The Effects of EMF on Watches

Electromagnetic fields can stop your watch from working correctly.
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EMF stands for an "electromagnetic field" and refers to a field of radiating waves of invisible energy. This energy is often useful--when produced in the form of radio waves, microwaves or even X-rays. However, its effects can also be dangerous or unwanted. Many people are concerned that common sources of EMF radiation--like cell phones or Wi-Fi routers--could have a serious impact on health. They often support this claim by demonstrating how invisible and seemingly "harmless" electromagnetic fields have the power to disrupt wristwatches and other electronic and mechanical devices.

How Does EMF Affect Analogue Watches?

Analogue watches are the most common form of wristwatch--with a "big hand" and "little hand" and generally powered by being wound up, or by batteries. Because a majority of these watches are made from metal, even mild magnetic fields, like those generated by a set of speakers, or a homeopathic magnetic bracelet, can effect the operation of a wristwatch. At one spectrum, the magnetism might disrupt the rhythm of a watch so it runs slow or fast. A more extreme situation might see a metal component of the watch become magnetized--stopping the clockwork process entirely.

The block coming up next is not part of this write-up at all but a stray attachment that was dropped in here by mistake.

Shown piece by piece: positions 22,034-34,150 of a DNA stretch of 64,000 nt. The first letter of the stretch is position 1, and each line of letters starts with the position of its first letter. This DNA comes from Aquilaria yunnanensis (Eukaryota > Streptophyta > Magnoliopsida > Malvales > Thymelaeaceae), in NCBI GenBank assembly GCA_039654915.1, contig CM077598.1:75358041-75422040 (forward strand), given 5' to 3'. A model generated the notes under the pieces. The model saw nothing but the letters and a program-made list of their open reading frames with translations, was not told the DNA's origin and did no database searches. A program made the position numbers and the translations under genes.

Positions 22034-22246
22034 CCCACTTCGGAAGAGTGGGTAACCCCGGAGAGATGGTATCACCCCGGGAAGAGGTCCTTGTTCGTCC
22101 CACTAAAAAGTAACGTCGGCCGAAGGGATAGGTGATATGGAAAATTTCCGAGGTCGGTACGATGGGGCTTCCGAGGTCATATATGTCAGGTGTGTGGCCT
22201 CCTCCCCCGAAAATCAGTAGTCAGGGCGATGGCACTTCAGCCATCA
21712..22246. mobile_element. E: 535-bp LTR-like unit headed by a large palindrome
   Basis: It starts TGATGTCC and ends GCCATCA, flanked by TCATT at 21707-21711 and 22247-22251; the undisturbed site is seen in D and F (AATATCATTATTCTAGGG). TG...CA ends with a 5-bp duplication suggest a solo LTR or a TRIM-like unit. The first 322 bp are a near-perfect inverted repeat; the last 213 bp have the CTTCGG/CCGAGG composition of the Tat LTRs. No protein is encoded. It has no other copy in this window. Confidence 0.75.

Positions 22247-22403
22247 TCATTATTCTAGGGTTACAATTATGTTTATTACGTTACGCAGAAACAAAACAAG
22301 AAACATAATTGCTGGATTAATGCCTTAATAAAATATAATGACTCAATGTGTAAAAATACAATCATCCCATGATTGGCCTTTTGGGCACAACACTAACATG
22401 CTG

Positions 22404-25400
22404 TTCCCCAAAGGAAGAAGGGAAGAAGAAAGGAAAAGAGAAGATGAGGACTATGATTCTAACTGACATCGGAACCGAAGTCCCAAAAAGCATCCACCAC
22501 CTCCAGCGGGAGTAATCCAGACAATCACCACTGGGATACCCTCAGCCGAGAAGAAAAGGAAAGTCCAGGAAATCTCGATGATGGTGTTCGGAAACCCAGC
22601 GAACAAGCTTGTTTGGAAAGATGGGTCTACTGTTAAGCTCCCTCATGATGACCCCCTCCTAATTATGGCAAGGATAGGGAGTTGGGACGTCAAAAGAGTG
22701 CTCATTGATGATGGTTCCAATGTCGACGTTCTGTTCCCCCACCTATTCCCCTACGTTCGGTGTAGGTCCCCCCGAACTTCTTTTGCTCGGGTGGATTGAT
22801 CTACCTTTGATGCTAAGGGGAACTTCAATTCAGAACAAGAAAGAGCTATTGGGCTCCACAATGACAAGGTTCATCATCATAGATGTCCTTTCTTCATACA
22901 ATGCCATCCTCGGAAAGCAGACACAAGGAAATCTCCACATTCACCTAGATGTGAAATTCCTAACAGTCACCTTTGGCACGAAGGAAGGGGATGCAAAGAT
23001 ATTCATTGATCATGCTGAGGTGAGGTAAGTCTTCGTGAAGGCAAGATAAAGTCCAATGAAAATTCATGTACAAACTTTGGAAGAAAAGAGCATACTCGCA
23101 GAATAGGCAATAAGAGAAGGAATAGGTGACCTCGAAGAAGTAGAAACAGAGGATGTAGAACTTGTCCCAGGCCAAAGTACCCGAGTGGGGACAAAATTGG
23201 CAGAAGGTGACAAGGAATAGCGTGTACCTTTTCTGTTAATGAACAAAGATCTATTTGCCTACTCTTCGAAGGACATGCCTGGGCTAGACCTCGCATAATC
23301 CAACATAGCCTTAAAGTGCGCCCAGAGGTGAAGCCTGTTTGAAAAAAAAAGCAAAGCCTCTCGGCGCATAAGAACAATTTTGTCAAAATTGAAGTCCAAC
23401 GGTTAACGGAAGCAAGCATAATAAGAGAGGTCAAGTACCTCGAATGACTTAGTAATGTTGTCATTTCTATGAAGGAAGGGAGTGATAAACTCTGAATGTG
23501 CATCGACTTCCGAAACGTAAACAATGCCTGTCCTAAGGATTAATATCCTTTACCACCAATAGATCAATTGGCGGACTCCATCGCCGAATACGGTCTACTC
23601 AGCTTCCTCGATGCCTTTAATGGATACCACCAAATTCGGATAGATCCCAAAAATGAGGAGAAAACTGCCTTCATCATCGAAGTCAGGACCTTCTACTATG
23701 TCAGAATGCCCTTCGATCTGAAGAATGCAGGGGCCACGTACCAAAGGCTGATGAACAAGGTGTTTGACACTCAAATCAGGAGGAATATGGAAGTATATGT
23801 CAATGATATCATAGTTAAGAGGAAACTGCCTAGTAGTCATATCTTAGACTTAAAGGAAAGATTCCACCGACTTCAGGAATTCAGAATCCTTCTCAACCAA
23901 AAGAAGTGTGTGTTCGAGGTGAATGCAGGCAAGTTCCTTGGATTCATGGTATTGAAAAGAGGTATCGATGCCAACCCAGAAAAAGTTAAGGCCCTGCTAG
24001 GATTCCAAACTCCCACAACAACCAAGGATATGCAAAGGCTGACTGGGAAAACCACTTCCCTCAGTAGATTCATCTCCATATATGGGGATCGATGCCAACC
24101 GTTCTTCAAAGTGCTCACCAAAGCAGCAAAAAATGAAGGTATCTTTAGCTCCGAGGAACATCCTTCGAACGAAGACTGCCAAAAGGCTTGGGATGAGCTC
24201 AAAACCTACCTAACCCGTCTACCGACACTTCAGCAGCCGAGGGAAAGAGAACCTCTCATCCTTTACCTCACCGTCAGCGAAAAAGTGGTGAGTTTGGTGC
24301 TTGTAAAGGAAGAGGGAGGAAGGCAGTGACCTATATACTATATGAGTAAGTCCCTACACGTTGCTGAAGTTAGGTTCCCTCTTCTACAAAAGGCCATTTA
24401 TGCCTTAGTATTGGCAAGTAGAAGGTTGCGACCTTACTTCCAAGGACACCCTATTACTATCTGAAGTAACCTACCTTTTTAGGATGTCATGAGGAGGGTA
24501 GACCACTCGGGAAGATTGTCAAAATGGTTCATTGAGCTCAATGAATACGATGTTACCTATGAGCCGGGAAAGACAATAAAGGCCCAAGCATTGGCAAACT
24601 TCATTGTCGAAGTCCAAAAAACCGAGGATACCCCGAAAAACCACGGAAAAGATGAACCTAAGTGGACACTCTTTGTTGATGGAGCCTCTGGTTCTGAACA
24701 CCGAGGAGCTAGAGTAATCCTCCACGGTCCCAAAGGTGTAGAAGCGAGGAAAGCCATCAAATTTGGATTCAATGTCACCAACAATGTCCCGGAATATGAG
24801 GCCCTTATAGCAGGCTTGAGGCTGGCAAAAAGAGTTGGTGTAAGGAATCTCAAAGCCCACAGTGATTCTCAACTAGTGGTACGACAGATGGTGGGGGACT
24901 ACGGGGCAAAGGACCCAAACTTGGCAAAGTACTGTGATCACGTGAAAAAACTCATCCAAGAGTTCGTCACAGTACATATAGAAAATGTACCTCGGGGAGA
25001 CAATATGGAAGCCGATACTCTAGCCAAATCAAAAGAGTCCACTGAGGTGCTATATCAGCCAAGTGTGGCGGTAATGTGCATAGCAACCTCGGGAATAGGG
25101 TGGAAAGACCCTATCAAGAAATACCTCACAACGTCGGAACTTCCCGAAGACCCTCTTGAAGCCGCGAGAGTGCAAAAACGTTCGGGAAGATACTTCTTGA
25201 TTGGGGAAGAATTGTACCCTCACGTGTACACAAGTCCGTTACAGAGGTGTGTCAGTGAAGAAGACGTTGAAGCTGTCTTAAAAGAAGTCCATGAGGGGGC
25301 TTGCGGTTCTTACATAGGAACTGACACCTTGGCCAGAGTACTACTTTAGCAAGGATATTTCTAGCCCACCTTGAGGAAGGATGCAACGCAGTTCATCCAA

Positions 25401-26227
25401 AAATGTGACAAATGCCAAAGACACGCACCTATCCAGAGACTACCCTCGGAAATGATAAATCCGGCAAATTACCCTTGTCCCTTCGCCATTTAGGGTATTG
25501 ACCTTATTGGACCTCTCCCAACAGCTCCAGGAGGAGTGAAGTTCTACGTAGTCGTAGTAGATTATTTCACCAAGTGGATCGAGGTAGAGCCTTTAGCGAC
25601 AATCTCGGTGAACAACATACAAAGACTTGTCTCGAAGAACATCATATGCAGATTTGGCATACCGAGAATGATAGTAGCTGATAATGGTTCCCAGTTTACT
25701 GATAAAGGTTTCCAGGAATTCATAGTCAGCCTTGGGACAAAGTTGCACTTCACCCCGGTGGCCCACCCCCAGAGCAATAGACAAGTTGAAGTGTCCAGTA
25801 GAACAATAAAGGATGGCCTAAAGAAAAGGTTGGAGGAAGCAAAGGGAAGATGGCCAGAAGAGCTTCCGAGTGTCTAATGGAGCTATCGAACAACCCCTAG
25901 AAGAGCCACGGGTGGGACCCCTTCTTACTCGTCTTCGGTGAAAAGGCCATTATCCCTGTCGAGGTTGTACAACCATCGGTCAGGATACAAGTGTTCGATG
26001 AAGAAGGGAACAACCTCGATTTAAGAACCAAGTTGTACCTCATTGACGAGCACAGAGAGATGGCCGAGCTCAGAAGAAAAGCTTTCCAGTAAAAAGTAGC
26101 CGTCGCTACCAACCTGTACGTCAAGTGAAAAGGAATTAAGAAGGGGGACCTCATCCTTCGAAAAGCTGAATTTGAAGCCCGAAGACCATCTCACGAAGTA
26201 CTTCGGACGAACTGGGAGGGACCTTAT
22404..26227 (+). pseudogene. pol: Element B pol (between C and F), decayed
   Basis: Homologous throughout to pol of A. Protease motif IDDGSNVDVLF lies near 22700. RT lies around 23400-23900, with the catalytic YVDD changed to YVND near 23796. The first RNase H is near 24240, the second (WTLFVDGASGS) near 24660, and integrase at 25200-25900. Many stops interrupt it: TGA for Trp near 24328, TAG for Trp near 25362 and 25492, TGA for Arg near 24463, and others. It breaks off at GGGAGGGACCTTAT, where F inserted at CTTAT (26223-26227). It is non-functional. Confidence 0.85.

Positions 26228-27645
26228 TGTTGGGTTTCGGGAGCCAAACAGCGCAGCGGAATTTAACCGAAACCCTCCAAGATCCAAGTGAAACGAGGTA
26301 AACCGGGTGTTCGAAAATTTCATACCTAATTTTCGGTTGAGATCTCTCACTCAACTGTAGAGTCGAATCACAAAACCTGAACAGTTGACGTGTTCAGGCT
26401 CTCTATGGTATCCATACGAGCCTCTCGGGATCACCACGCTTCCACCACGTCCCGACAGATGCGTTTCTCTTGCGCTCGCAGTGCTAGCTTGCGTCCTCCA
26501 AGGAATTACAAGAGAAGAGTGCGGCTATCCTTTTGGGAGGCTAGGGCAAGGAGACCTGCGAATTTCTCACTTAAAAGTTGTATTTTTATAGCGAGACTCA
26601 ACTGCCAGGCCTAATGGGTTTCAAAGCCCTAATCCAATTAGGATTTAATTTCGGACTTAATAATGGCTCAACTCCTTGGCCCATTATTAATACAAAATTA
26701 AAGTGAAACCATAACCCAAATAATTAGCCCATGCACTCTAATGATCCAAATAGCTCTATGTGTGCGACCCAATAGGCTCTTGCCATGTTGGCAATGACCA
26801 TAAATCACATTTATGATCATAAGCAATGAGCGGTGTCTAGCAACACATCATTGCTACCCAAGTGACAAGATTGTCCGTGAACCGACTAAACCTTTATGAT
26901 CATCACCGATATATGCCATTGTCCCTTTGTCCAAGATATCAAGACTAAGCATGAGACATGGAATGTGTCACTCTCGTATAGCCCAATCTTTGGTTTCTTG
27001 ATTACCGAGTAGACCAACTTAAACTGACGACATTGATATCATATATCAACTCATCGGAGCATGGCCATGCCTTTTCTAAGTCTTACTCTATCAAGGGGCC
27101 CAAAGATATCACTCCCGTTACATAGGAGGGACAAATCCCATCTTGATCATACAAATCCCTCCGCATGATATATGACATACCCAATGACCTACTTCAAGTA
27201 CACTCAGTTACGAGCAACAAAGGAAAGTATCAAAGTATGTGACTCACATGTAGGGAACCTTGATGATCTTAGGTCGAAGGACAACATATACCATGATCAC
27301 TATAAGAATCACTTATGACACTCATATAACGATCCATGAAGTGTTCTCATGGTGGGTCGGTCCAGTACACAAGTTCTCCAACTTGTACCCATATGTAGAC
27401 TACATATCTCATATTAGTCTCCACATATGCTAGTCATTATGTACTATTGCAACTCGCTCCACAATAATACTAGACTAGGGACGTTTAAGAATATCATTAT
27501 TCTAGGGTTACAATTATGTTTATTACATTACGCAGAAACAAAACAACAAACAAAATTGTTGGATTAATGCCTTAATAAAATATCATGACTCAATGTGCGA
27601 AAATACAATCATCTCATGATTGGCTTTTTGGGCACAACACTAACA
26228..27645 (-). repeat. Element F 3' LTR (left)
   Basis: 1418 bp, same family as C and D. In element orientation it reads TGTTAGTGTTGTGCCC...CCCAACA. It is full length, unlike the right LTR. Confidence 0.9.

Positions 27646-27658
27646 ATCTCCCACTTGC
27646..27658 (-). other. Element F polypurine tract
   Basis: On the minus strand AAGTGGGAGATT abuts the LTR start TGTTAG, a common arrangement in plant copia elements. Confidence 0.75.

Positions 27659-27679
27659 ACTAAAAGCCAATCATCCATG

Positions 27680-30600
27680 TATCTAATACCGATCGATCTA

How Does EMF Affect Digital Watches?

Because digital watches are entirely electronic, and have no moving parts, exposure to strong magnets should not affect their functioning. However, the electronic components could be vulnerable to a powerful electromagnetic pulse--a burst of electromagnetic radiation or fluctuating magnetic field--which could permanently burn them out.

What Sort of EMF Could Affect Watches?

The average person generally won't be exposed to electromagnetic fields powerful enough to disrupt the function of a wristwatch--those that do might include people wearing homeopathic magnetic bracelets. EMFs only become a problem for people working with powerful electromagnetic equipment, such as MRI scanners. They will often have to remove their wristwatches before going to work, as otherwise they can lose time or have their watch cease functioning altogether.

Is There a Watch Resistant to EMF?

Since the 19th century, watchmakers had been experimenting with "anti-magnetic watches." The first anti-magnetic pocket watch was produced by Vacheron Constantin in 1915, with watchmaker Tissot assembling a non-magnetic wristwatch 14 years later. Today, there are many brands of analogue watch made from non-magnetic materials like hydrocarbons and nickel alloys. These watches will continue to keep accurate time even after being exposed to very powerful electromagnetic fields, including those of MRI machines.

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